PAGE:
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I have been spending a bit of time looking at the Sitecore Debugger. Using this you can see the 'hotspots', the components on the page that take the longest time to load and make the most calls to the database.

One of these hotspots in our implementation is the primary navigation component, which as you can imagine has to read lots of items in order to determine what to include in the menu. This got me thinking, about how we might improve our implementation and also to wondering what the best practice approach was.

As a brief intro to our approach, we do the following:

  1. Settings node has MultiList field for "PrimaryNavigation" Items (these form top level)
  2. Each PrimaryNavigation Item also has a MultiList field for "Sections" (these form sections within a dropdown)
  3. Each section has a MultiList field for "MenuItems" (which is effectively the final link)

Much of the data retrieval utilizes a method called GetLinkedItem, which cycles through the various MultiList fields grabbing the items for the menu.

public static List<Item> GetLinkedItems(Database database, string fieldValue)
{
    var items = new List<Item>();
    if (!string.IsNullOrEmpty(fieldValue))
    {
        var ids = fieldValue.Split(new char[] { '|' });
        foreach (var id in ids)
        {
            var linkedItem = database.GetItem(new Sitecore.Data.ID(ParseId(id)));

            if (linkedItem != null && !linkedItem.Publishing.NeverPublish)
            {
                items.Add(linkedItem);
            }
        }
    }
    return items;
}

With this approach, the debugger is showing some 4500 item reads to populate a menu that contains approximately 150 items. enter image description here

I think one of the reasons for the discrepancy is that when an item is loaded, it also reads its child items. Either way, this seems to me to be a bit inefficient.

My first thought was to try getting the data from the web index, with code similar to the one below:

public static List<ContentSearchModelBase> GetLinkedItemsFromIndex(Database database, string fieldValue)
{
    var items = new List<ContentSearchModelBase>();

    if (!string.IsNullOrEmpty(fieldValue))
    {
        var ids = fieldValue.Split(new char[] { '|' }).Select(x => new ID(x));

        var index = database.Name == "master" ? "sitecore_master_index" : "sitecore_web_index";

        using (var context = ContentSearchManager.GetIndex(index).CreateSearchContext())
        {
            var q = context.GetQueryable<ContentSearchModelBase>()
                .Where(x => !x.NeverPublish && ids.Contains(x.ItemId)).GetResults();

            var result = q.Hits.Select(h => h.Document).ToList();

            if (result != null)
                return result;
        }
    }
    return items;
}

However, whilst this reduced the number of Item reads, it was drastically less efficient!

Getting items from index

I appreciate in the grand scheme of things - when the component gets cached the overhead becomes less of an issue. But I was wondering if anyone can recommend a better more efficient approach to building a multi-layer navigation menu component?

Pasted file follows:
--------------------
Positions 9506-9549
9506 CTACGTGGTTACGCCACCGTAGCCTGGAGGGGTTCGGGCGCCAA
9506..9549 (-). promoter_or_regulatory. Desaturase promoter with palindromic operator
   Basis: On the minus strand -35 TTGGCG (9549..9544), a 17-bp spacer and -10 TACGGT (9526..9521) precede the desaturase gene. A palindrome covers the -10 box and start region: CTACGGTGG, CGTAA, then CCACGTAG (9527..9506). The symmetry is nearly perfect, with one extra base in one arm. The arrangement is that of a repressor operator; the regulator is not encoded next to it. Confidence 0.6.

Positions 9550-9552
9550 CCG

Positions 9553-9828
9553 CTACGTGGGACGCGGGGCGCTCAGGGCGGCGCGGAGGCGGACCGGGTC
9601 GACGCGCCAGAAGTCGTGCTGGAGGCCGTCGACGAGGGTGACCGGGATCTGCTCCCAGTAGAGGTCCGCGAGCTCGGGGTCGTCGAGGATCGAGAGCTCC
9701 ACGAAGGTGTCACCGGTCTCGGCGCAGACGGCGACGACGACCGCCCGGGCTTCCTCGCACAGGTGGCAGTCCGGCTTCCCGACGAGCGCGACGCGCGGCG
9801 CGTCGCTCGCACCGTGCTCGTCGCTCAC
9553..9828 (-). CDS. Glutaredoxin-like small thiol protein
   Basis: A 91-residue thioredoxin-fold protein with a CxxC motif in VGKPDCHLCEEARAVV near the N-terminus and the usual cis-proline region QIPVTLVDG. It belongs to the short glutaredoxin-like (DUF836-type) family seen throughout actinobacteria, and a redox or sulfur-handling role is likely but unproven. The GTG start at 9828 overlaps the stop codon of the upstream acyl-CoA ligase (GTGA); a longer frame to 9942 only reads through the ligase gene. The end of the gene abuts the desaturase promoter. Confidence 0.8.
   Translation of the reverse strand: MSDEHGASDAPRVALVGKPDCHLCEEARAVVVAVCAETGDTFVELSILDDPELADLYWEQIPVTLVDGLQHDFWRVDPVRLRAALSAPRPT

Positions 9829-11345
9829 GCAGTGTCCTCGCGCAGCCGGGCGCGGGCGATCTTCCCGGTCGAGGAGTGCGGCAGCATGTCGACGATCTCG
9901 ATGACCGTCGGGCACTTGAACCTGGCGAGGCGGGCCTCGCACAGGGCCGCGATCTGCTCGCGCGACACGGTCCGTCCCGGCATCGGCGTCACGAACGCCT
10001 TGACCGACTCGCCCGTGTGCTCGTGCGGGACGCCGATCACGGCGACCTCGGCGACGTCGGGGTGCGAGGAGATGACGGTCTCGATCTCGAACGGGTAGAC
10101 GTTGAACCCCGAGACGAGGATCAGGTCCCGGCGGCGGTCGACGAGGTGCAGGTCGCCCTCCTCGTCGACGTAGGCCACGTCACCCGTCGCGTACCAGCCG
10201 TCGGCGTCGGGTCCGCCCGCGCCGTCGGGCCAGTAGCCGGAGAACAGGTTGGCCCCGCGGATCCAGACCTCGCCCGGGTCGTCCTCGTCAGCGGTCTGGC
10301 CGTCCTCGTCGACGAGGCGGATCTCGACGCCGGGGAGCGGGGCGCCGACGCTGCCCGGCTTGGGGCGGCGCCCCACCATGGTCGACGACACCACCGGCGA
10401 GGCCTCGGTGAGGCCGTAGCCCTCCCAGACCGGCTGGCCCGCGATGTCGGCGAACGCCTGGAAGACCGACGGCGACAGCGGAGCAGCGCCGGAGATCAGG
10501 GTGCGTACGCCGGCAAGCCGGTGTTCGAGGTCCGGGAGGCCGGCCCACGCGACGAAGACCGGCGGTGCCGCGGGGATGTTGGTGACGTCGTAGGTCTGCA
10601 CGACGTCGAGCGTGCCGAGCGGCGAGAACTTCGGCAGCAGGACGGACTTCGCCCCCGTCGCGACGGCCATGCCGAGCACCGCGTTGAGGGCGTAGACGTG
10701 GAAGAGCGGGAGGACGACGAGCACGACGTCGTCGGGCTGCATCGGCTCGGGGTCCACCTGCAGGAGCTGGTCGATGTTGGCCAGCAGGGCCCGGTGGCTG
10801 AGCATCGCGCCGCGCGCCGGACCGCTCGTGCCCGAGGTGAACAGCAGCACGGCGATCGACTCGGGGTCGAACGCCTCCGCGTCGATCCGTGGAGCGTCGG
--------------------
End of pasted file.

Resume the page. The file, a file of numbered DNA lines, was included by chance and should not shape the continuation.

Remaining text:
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At the risk of taking this post into subjective space (although your post leans in this direction already), in my view you're actually working a problem in your general approach and trying to solve it with technology.

Use the APIs, don't re-create them

First of all; you're not giving the Sitecore APIs a fighting chance of implementing any layer of caching, since you're essentially bypassing it entirely by taking it straight down to the basics of .GetItem() based off a field value.

Multilist field actually has methods to draw out either the TargetIDs and a .GetItems() method - both of which you should be using as opposed to string splitting and individual .GetItem calls. Why? Because this is where Sitecore would have a chance to utilize some level of caching. Not that it does, to my knowledge, but that's not really the point. You shouldn't bypass native API functionality and cook your own.

If you're going to build your own methods, make your abstraction on a higher level and implement the caching that would help yourself, as in get the TargetIDs from your field, return items from your own cache and only do .GetItem on the ones you don't have in the cache. Your cache here can (almost) be completely static - menu navigation lists don't change all that often in real life. Drop the cache on a publish event.

Why the search index didn't help you

It didn't help because you're esentially doing the same thing. But instead of going to Sitecore to get the list of TargetIDs you instead take a roundtrip to Solr to do the same thing. And THEN you still go back to doing individual .GetItem() calls to get to your items. You're not saving anything - using Solr to do a string split for you isn't helping anyone.

For the index approach to give you any kind of improvement, you need to think about it way differently. What you need to arrive at, is a situation where you can query solr for "all of the items that this multilist field has selected" and return the Navigation Title for each of them. And then return a string array as opposed to Sitecore Items. You don't NEED a full Item to build your navigation - presumably - you only need the text that goes into the menu.

The index approach can absolutely be made to be your most effecient approach to all of this - but it requires you to actually use the index for its strengths. Use it to return your end result, don't use it to return an intermediate result that you then anyway end up sending into Sitecore low level API calls.

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